Time Trial postion sitting on 1 side more?

Discussion in 'Road Cycling' started by Sam123, Jun 22, 2014.

  1. Sam123

    Sam123 New Member

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    Time trialing.. has anyone had the feeling of sitting on one side of the saddle? I seem to and its slightly chafes me
     
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  2. AyeYo

    AyeYo Member

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    This might sound ridiculously obvious, but have you actually looked at the saddle? I've been wondering for weeks now why my right ass check was getting chaffed far more than normal. Just the other day I was taking my multi tool out of my saddle bag and noticed that the saddle was actually cocked to one side. The rails somehow torqued in the mount such that, while it was still pointed straight, the right rear was actually a good half inch higher than the left. It wasn't really noticable unless standing directly behind the bike at eye level with the saddle.

    Cliff notes: make sure the saddle is physically straight and level first.
     
  3. oldbobcat

    oldbobcat Well-Known Member

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    Maybe the saddle's on crooked, maybe you have a leg that's shorter than the other, maybe your pelvis is injured, maybe you're unconsciously favoring one side, or maybe, as AgeYo suggested, your saddle is bent.

    If the equipment checks out, I suggest seeing a chiropractor and a fitter, in that order.
     
  4. CAMPYBOB

    CAMPYBOB Well-Known Member

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    I agree with OBC.

    Every cyclist that I have observed riding ‘side-saddle’ had physiological issues…foot, leg and/or back problems.

    From simple muscular issues that were easily correctable to leg length mis-match to spine problems to joint problems…if your bike checks out OK it is time to get yourself to a sports orthopedic specialist.
     
  5. Colnago62

    Colnago62 New Member

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    I have about a 5mm spacer between my sole and cleat on my left side. It makes all the difference in the world. Find a person who has the skills to evaluate your position on the bike.
     
  6. oldbobcat

    oldbobcat Well-Known Member

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    You have to learn about your body and make adaptations for it.

    Years (decades) ago, I met a local (to New England) celebrity, an ex-ski and bicycle racer who was still riding and promoting the best road races in the Northeast. He had his cycling shoes off, for some reason, and I could clearly inspect the most motley but ingenious combinations of handmade wooden and plastic wedges and shims between the cleats and the soles of his shoes. From ski racing before the era of good releasable bindings, he must have broken every bone below the hips at least once and his legs had long ago forgotten what length they were supposed to mend to.
     
  7. CAMPYBOB

    CAMPYBOB Well-Known Member

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    What Colnago62 said.

    If you even slightly suspect you have something like a difference in leg length, curvature of the spine, have lived a life that abused your body (Campy raises a hand to numbers 1 and 3!) or the like...seek out the best sports physiologist/doctor/guru you can find. Some coaches and trainers are well versed in correcting orthopedic abnormalities.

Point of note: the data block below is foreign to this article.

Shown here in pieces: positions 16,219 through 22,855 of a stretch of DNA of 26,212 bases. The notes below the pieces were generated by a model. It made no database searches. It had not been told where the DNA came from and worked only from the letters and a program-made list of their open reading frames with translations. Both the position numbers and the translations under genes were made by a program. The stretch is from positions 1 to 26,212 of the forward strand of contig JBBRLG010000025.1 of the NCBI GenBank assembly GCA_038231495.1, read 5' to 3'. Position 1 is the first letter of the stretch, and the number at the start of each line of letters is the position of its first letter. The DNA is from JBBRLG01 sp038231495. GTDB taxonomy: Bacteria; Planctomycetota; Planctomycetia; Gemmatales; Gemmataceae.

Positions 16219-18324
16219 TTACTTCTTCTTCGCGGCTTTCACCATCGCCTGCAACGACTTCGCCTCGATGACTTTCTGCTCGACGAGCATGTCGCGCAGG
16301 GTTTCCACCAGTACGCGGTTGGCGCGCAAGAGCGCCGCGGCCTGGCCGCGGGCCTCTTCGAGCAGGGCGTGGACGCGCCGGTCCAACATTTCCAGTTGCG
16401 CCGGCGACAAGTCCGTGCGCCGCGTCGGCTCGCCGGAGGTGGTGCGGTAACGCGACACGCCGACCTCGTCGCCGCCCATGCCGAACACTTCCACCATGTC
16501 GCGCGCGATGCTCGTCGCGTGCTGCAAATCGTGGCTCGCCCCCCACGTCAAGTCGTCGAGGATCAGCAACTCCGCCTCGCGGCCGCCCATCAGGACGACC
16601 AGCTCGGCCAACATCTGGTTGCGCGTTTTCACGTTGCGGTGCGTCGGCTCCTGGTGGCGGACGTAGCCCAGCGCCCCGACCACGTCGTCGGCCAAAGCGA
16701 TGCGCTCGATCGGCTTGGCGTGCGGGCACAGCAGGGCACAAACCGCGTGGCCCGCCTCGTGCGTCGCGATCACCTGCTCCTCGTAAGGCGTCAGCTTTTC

From cleat shims to shoe inserts to orthopedic devices there are lots of ways to get 'straight' on your bike. Some folks only require pre-ride stretching or strength exercises and maybe a minor tweak to the bike's dimensions to get a comfortable fit that is easy on the body.
     
  8. Sam123

    Sam123 New Member

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    Body is fine legs all the same length off the bike I am actually highly functional, checked saddle and it is straight. I have never had it on any other bikes
     
  9. CAMPYBOB

    CAMPYBOB Well-Known Member

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    The more rotated hip position of the TT position may be causing your body to compensate for something that a more conventional riding position has not.

    Either that or your TT bike is crooked. [​IMG]

    At this point I'm guessing it's something in your bike setup that is causing you to ride to one side of the saddle as opposes to being centered on it...trying to avoid the chaffing.

    New saddle time? Lower the saddle? Nose down the saddle a little? Ride a little more rearward on the saddle (slide saddle forward)? A slightly shorter stem to reduce extension?
     
  10. Sam123

    Sam123 New Member

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    I reckon it could be the saddle, as I use to have back pain with the saddle being to forward as it use to force me in a posterior tilt so I moved it back, and tilt it very slightly overall I'm much more comfy just the chafing to 1 side.. The saddle was a cheapish one of ebay... so..
     
  11. Colnago62

    Colnago62 New Member

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    Have you had your legs measured? I didn't know I had a difference until I had my legs measured. I began riding seriously before clip less pedals. Riding with toe clips wasn't an issue. I was told that toe clips allowed for much more give. When I switched to clip less is when I noticed some tension in my joints and difficulty being comfortable on the saddle.
     
  12. Aerodynamics

    Aerodynamics New Member

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    Leg length is all fine no imbalances it maybe just the shape of the saddle I will look at others
     
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